HALIFAX, NS/CHARLOTTETOWN, PEI—In order to earn a living wage, a person working a full time, full year job in Charlottetown would need to be paid $19.30 an hour, according to a new report released today by the Canadian Centre for Policy Alternatives’ office based in Nova Scotia.
With the addition of Charlottetown, living wages rates have been calculated for all Atlantic provinces, which further helps us understand the differences between the provinces and communities of varying sizes and rurality in our region, and how to support low-waged workers.
“The living wage is calculated at a level to ensure that workers do not struggle to pay for all their household necessities including rent, heat, food, as well as essentials for families with children such as child care,” says report author Christine Saulnier, who is CCPA’s Director of the office located in Nova Scotia and the lead for the calculations in the Atlantic region.
As Saulnier further explains, “More needs to be done to help address the three highest cost items in the living wage budget: shelter, food and child care. Paying a living wage is a voluntary commitment that employers can make to directly increase the wages of their employees. However, the living wage calculations show that the more generous government income supports and public services are, the less reliant people have to be on their private wages and less pressure on employers. There are many gaps in public services and the thresholds for tax credits, income transfers and subsidy programs are too low, phase-out quickly, have too many strings and stigma attached.”
Mary Boyd, of the MacKillop Centre for Social Justice and the PEI Coalition for a Poverty Eradication Strategy, co-sponsors of the report, states, “The living wage calculation shows why it is so important to address low wages, including the minimum wage, and also the urgent need to lower costs, including by investing in universal public services by for example expanding child care and public health care.”
Alyse Rossiter, a single mom of three kids ages 9,8 and 4, living in Charlottetown, shares that, “As a parent I have struggled to provide my children with the essentials they deserve. I am fortunate to work full-time, however if I didn’t have access to programs and supports like subsidized housing and child care, I would not be able to make ends meet. While I am very appreciative of the subsidies, there is stress involved because if I lose my employment I lose the child care subsidy, which would result in losing my child care. So many jobs are temporary and it means lots of disruptions in our lives. Earning a living wage would help us enjoy a quality of life, but we would also still need government support and public services.”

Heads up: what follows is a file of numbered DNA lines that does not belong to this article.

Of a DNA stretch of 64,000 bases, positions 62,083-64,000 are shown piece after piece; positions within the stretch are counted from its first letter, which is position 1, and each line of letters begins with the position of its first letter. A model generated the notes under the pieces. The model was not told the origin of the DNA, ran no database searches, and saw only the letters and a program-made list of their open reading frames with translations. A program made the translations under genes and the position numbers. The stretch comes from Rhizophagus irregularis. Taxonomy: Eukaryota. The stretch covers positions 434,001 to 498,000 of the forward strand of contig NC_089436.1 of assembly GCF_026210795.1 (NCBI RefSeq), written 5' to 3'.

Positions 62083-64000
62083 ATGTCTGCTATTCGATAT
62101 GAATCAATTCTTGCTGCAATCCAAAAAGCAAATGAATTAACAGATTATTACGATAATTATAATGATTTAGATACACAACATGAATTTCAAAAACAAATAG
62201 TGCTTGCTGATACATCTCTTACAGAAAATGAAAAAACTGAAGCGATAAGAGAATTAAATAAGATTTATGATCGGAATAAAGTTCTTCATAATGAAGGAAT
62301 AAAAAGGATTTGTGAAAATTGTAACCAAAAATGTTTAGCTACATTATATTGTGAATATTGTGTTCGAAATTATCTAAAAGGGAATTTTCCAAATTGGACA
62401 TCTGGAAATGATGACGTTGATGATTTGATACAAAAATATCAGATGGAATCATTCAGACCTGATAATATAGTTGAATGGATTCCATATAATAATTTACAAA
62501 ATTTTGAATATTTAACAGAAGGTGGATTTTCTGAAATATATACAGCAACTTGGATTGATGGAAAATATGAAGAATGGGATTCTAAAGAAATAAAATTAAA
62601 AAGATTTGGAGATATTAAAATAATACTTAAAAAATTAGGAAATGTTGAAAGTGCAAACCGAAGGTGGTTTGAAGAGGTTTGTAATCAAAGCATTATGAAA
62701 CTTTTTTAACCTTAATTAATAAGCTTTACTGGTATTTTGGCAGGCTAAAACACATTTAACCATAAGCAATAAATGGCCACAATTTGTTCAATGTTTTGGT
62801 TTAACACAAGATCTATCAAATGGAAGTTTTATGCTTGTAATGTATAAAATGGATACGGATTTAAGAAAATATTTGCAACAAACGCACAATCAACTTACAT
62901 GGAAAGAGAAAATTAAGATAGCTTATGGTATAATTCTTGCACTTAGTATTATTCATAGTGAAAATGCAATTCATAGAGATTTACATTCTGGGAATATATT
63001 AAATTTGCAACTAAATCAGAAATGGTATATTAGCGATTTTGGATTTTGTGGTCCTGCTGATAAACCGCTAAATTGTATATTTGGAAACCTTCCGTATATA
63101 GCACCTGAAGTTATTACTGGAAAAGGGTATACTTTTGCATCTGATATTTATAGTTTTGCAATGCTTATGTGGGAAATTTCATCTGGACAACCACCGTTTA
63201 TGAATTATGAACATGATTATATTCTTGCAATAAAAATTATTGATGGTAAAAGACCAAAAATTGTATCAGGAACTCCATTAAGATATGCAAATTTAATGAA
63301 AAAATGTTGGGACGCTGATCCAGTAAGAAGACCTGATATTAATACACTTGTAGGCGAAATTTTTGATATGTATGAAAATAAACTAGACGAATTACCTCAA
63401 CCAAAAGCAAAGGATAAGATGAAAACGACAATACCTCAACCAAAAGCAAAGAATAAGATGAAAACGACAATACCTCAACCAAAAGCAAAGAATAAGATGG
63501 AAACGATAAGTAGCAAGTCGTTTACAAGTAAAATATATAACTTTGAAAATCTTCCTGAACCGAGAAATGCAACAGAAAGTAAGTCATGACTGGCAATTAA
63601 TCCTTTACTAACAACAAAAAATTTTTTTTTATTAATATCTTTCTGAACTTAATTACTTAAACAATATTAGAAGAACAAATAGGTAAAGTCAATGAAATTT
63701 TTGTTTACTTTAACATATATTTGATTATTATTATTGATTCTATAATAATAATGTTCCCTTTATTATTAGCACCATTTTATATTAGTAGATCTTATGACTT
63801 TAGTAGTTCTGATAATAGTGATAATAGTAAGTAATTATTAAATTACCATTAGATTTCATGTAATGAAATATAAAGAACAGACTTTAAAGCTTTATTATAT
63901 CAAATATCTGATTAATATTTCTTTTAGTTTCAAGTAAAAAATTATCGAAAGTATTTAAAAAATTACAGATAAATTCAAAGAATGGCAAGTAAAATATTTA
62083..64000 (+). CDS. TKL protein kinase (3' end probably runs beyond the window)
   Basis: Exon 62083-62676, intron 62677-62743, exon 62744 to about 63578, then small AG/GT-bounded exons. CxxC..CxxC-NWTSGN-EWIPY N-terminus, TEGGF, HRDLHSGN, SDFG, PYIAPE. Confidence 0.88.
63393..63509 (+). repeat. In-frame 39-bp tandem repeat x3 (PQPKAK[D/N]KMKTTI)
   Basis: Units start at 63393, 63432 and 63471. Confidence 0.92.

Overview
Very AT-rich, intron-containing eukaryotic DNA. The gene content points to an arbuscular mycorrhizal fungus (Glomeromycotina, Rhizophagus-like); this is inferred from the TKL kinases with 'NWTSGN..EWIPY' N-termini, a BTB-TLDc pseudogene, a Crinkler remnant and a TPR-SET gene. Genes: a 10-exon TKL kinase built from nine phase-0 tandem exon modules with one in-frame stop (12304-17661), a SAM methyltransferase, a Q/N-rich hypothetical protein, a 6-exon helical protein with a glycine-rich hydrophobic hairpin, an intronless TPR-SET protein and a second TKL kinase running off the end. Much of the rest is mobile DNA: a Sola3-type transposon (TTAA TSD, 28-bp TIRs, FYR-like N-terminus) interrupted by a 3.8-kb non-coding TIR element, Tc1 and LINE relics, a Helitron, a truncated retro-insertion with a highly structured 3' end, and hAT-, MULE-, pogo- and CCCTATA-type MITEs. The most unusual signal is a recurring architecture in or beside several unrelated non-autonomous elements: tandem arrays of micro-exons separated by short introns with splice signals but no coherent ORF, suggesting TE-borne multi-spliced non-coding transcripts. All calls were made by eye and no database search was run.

Bill Campbell, an Island affordable housing advocate, made the point that, “It is not surprising that the most expensive cost in the budget is for shelter and that it takes up 25% of the budget. Charlottetown’s median rent has increased by 27% over the last 10 years. In addition, the living wage budget does not consider what rental units are actually available, where they are located and what condition they are in. It is critical that our governments continue to invest in non-profit and social housing that will remain affordable because without any rent control any new rentals are not guaranteed to be affordable.”
For more information, and to arrange interviews, contact Christine Saulnier, Nova Scotia Director, CCPA, at (902)240-0926 (cell) or [email protected]
The Living Wage for Charlottetown, PEI report will be available on the website as of midnight AST, November 2nd.
The Canadian Centre for Policy Alternatives is an independent, non-partisan research institute concerned with issues of social and economic justice. Founded in 1980, it is one of Canada’s leading progressive voices in public policy debate. The CCPA is a registered non-profit charity and depends on the support of its more than 10,000 supporters across Canada.